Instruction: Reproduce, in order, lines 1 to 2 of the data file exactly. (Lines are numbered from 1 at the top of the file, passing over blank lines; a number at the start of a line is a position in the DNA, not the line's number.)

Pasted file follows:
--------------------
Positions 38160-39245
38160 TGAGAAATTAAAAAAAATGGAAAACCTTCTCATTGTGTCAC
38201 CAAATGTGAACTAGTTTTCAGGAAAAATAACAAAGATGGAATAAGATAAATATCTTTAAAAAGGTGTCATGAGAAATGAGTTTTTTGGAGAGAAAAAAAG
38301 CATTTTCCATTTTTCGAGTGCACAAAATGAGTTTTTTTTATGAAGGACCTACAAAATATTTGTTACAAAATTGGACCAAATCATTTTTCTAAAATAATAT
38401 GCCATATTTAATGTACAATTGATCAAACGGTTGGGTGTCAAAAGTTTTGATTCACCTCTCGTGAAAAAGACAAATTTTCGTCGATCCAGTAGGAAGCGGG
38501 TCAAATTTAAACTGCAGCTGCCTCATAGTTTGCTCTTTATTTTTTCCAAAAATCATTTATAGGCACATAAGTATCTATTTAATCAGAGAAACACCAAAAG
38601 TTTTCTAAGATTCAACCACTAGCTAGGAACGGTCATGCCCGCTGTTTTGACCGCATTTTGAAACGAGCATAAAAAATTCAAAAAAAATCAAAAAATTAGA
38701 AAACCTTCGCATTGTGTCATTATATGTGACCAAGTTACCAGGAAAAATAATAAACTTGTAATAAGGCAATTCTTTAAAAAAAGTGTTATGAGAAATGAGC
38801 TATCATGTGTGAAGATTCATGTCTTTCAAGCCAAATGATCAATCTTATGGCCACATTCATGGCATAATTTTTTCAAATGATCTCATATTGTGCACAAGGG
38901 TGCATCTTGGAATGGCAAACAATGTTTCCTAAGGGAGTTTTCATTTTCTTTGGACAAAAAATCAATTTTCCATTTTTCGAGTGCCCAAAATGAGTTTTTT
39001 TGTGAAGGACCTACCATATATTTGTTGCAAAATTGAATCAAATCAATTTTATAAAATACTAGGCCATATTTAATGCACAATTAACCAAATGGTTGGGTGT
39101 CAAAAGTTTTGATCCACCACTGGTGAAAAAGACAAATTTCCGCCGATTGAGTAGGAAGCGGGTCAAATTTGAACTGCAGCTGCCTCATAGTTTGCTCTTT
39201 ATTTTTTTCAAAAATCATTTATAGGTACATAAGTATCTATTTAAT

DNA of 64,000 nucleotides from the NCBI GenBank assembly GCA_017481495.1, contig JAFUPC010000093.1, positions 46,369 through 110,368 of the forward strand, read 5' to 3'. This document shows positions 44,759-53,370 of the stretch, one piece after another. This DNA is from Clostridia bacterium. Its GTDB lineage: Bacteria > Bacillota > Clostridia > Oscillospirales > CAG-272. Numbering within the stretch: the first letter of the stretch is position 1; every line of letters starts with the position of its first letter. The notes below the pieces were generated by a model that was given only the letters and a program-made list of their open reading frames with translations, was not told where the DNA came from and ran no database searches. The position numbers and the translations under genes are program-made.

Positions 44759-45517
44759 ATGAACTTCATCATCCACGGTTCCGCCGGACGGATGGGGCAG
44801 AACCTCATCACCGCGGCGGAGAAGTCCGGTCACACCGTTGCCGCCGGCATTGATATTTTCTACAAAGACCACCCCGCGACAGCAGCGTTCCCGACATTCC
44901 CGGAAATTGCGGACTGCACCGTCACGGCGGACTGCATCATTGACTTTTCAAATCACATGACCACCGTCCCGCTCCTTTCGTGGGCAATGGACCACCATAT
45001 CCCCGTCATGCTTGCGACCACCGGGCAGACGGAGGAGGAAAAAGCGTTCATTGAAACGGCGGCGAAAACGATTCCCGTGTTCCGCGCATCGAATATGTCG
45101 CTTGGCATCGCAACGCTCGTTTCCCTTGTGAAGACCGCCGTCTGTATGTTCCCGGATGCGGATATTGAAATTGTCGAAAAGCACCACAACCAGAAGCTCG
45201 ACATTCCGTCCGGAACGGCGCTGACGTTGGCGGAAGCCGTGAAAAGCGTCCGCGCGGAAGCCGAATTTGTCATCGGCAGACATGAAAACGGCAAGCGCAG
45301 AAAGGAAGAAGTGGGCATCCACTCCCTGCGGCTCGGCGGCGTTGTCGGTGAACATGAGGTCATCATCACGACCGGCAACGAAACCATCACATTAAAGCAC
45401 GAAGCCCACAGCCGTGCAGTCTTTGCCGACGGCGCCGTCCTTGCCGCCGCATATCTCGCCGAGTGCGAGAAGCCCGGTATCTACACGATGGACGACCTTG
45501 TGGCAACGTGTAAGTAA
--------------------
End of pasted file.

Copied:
Positions 38160-39245
38160 TGAGAAATTAAAAAAAATGGAAAACCTTCTCATTGTGTCAC